Analysis of clinical cohort data using nested case-control and case-cohort sampling designs: A powerful and economical tool

Kristin Ohneberg, M. Wolkewitz, J. Beyersmann, M. Palomar-Martinez, P. Olaechea-Astigarraga, F. Alvarez-Lerma, M. Schumacher

Research output: Contribution to journalArticleResearchpeer-review

15 Citations (Scopus)


© Schattauer 2015. Background: Sampling from a large cohort in order to derive a subsample that would be sufficient for statistical analysis is a frequently used method for handling large data sets in epidemiological studies with limited resources for exposure measurement. For clinical studies however, when interest is in the influence of a potential risk factor, cohort studies are often the first choice with all in dividuals entering the analysis. Objectives: Our aim is to close the gap between epidemiological and clinical studies with respect to design and power considerations. Schoenfeld’s formula for the number of events required for a Cox’ proportional hazards model is fundamental. Our objective is to compare the power of analyzing the full cohort and the power of a nested case control and a case-cohort design. Methods: We compare formulas for power for sampling designs and cohort studies. In our data example we simultaneously apply a nested case-control design with a varying number of controls matched to each case, a case cohort design with varying subcohort size, a random subsample and a full cohort analysis. For each design we calculate the standard error for estimated regression co efficients and the mean number of distinct persons, for whom covariate information is required. Results: The formula for the power of a nested case-control design and the power of a case-cohort design is directly connected to the power of a cohort study using the well known Schoenfeld formula. The loss in pre cision of parameter estimates is relatively small compared to the saving in resources. Conclusions: Nested case-control and casecohort studies, but not random subsamples yield an attractive alternative for analyzing clinical studies in the situation of a low event rate. Power calculations can be conducted straightforwardly to quantify the loss of power compared to the savings in the number of patients using a sampling design instead of analyzing the full cohort.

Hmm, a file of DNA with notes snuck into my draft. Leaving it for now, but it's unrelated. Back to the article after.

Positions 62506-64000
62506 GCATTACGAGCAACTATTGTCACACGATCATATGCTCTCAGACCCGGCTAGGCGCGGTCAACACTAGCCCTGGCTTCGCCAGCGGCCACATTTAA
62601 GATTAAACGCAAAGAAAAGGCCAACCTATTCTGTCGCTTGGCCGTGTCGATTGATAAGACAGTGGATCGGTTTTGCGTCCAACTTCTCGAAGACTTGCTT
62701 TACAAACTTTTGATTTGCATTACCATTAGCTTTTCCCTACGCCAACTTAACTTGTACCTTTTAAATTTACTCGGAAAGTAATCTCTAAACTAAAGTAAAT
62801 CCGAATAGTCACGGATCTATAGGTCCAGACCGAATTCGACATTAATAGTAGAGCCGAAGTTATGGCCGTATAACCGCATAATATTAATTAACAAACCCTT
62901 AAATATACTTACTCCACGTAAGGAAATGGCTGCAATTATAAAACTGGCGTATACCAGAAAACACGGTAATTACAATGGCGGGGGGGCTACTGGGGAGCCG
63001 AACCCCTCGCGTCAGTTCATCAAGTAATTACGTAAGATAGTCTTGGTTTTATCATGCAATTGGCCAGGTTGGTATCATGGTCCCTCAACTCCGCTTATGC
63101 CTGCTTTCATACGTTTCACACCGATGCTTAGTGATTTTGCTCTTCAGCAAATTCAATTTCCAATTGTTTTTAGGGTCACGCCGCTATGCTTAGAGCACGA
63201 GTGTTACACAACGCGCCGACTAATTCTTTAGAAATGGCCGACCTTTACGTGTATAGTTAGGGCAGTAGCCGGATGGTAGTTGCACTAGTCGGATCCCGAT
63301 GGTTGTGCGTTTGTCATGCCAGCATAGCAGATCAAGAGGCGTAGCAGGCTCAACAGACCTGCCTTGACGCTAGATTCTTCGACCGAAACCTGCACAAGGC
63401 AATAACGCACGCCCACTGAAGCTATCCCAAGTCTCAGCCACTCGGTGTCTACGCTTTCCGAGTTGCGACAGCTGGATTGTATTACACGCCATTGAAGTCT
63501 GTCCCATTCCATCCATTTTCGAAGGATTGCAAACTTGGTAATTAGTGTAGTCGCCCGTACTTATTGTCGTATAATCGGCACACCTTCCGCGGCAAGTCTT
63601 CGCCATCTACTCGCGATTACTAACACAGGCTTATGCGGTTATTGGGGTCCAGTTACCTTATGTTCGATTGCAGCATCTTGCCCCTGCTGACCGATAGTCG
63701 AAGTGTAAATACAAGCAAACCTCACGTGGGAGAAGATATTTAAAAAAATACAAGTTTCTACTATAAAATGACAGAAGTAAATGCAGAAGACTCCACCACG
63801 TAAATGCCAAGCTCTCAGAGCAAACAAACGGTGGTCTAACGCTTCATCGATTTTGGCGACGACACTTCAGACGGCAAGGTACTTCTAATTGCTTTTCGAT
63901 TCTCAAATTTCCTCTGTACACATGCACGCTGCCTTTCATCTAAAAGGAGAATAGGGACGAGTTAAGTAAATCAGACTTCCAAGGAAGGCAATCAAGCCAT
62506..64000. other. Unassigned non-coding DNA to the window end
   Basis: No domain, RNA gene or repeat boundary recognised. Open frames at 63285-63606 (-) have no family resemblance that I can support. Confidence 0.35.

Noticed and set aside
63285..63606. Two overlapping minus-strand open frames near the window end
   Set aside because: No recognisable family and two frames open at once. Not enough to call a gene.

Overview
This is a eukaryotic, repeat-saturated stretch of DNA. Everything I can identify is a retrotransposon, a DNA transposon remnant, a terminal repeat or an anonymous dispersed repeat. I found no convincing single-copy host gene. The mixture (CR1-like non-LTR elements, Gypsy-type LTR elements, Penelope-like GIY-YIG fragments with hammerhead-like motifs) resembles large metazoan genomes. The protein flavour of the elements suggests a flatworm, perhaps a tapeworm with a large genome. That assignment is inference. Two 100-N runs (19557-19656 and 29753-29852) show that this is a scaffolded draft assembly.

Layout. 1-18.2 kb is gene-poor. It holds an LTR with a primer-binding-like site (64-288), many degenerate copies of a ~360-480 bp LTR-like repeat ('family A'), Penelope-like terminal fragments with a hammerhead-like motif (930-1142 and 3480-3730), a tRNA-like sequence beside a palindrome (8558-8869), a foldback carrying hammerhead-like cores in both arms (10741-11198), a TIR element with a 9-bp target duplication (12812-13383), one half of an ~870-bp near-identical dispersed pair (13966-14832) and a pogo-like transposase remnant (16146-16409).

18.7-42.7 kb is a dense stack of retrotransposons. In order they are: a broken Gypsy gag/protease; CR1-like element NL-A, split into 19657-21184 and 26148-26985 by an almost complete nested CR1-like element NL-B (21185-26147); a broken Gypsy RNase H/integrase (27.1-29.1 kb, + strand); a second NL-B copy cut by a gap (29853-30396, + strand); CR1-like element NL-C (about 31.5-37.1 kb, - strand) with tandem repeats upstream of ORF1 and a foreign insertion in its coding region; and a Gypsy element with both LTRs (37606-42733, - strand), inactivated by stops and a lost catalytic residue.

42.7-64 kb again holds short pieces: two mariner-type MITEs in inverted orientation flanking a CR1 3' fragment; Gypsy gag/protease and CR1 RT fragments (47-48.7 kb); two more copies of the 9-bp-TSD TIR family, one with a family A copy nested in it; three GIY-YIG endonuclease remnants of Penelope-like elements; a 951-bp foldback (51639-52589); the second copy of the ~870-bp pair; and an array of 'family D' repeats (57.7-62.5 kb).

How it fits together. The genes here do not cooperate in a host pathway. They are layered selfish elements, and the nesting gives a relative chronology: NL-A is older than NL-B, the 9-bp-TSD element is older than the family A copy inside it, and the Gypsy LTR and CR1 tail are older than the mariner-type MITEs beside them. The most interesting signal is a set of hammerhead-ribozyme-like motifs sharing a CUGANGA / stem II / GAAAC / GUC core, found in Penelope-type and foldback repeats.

Original languageEnglish
Pages (from-to)505-514
JournalMethods of Information in Medicine
Issue number6
Publication statusPublished - 1 Jan 2015


  • Case-cohort design
  • Cohort study
  • Nested case-control design
  • Power
  • Sample size


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